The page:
Tuesday, June 05, 2018

Masterpiece Theatre

Everyone was waiting for the blockbuster, but it wasn't even a firecracker.  Which is why there's not much to say about the Masterpiece Cakeshop decision handed down yesterday by the Supreme Court.  (It may also be why it wasn't the last decision of the term, which of often saved for the biggest and most controversial.)

The question was, or seemed to be, can a bakery be forced to make a cake for a gay wedding, even if the baker opposes the ceremony.  There's no question you can't be forced to support gay marriage in your private life, while Colorado civil rights law was clear you can't discriminate against customers on the basis of sexual orientation.

There were two main First Amendment arguments made by the baker:

--his freedom of speech allowed him to turn the request down, because it would be compelled speech.  (Part of the question is whether making such a cake is an expressive act--there could be words on the cake, and the cake itself arguably expresses support for something).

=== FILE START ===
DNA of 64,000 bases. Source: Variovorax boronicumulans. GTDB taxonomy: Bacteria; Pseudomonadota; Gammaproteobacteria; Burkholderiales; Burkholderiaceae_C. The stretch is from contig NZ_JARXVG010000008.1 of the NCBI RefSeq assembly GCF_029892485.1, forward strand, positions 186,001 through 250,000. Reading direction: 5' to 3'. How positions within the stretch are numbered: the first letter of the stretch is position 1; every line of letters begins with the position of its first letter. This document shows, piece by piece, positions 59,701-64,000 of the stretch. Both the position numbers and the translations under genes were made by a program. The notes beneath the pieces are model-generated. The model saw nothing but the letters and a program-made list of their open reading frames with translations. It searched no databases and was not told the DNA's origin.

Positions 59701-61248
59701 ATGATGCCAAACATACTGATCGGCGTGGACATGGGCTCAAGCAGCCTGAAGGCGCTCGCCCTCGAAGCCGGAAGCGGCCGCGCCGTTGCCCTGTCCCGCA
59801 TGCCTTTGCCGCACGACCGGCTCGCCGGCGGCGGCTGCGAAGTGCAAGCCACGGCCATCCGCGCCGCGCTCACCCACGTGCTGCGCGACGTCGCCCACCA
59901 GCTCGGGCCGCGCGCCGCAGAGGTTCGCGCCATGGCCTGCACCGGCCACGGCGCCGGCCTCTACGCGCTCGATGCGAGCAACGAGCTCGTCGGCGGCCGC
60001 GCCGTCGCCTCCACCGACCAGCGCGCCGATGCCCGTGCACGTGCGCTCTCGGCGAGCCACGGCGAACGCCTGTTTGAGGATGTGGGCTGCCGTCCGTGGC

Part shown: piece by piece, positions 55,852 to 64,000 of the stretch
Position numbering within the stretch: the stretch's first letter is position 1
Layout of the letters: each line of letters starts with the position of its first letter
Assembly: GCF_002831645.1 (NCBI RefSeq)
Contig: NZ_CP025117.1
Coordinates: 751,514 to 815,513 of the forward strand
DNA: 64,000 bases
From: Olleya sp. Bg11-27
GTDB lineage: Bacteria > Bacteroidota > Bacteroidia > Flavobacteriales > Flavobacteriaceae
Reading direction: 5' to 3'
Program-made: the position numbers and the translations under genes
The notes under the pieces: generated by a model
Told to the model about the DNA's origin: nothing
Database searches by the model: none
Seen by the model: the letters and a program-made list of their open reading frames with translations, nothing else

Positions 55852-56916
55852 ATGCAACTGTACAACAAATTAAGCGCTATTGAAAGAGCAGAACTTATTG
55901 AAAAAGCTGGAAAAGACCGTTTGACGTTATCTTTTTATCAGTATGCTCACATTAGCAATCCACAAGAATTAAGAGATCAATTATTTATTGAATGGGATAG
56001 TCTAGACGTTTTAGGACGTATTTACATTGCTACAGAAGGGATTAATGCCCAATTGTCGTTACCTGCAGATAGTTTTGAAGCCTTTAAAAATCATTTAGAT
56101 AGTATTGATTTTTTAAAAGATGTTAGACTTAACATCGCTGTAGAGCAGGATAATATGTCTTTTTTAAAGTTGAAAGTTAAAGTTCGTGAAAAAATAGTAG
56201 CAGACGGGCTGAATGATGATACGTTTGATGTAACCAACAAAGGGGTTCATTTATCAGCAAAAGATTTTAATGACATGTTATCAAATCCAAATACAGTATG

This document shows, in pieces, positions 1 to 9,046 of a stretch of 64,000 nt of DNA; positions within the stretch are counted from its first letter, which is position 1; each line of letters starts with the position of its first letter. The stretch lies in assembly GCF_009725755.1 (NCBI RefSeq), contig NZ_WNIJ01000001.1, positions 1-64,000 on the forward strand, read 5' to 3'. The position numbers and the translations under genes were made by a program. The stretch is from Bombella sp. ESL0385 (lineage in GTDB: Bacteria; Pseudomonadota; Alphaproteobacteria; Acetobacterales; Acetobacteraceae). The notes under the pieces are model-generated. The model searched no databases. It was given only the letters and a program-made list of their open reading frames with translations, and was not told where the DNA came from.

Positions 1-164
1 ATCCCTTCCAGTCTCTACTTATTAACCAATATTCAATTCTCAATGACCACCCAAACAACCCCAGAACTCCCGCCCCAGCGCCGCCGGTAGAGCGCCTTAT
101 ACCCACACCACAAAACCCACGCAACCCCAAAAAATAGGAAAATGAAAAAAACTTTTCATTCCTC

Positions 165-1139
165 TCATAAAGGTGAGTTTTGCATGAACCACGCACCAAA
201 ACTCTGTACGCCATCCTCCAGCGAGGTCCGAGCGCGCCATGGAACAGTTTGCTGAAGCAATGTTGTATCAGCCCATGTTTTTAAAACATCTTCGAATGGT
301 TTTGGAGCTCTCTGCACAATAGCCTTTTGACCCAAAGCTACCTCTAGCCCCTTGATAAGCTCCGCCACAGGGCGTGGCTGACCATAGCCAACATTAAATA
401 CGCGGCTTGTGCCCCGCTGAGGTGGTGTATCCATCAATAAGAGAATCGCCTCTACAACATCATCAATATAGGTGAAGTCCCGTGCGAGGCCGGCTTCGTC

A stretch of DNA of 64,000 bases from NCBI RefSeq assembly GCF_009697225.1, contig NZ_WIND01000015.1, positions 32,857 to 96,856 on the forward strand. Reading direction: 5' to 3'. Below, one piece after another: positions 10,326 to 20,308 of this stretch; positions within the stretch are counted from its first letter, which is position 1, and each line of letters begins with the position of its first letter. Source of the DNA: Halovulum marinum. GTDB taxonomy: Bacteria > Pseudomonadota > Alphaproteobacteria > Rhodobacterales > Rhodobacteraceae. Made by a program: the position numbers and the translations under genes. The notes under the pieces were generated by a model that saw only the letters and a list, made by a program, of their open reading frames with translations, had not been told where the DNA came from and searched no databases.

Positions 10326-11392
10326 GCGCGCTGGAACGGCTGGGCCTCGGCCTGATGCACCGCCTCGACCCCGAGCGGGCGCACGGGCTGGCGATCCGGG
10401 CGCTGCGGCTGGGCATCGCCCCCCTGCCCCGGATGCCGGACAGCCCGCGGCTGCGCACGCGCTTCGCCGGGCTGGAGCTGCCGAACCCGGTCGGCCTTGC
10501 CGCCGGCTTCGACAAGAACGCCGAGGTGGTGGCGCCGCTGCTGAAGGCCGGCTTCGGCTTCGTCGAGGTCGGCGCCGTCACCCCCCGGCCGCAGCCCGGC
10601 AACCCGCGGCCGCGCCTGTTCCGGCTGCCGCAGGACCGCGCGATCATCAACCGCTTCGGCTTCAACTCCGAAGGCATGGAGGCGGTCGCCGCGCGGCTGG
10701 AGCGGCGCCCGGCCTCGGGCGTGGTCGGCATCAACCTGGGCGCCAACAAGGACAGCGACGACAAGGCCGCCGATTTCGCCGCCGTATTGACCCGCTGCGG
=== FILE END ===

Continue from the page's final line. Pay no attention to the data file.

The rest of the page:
--his free exercise rights meant he couldn't be forced to make a cake that went against his beliefs.

The Court decided neither. Justice Kennedy's majority opinion, joined by Roberts, Alito, Breyer, Gorsuch and Kagan, sliced the cake pretty thin, declaring the Colorado Civil Rights Commission ruling against the baker didn't respect neutrality toward religion.  It is true the Commission's review of the case was pretty hostile toward the baker's religious arguments, and very different from how they treated other exemptions..

So it's understandable that two of the Court's liberals joined in the decision. In case there was any misunderstanding, Kagan, joined by Breyer, wrote a concurrence noting how narrow the decision was. 

Meanwhile, Thomas, who didn't sign the majority opinion, wrote a concurrence, joined by Gorsuch, saying the Court didn't get to the main arguments of free speech and free exercise, and he would have found for the cakeshop on those grounds.  Ginsburg, joined by Sotomayor, dissented, stating the Commission did nothing illegal.

It's uncertain how the Court would have decided on the two main grounds that had been argued. I think we can be pretty sure where the four liberals would have stood, but some of the conservatives--let's name them, Kennedy and Roberts--were probably far less certain and happy enough to punt.

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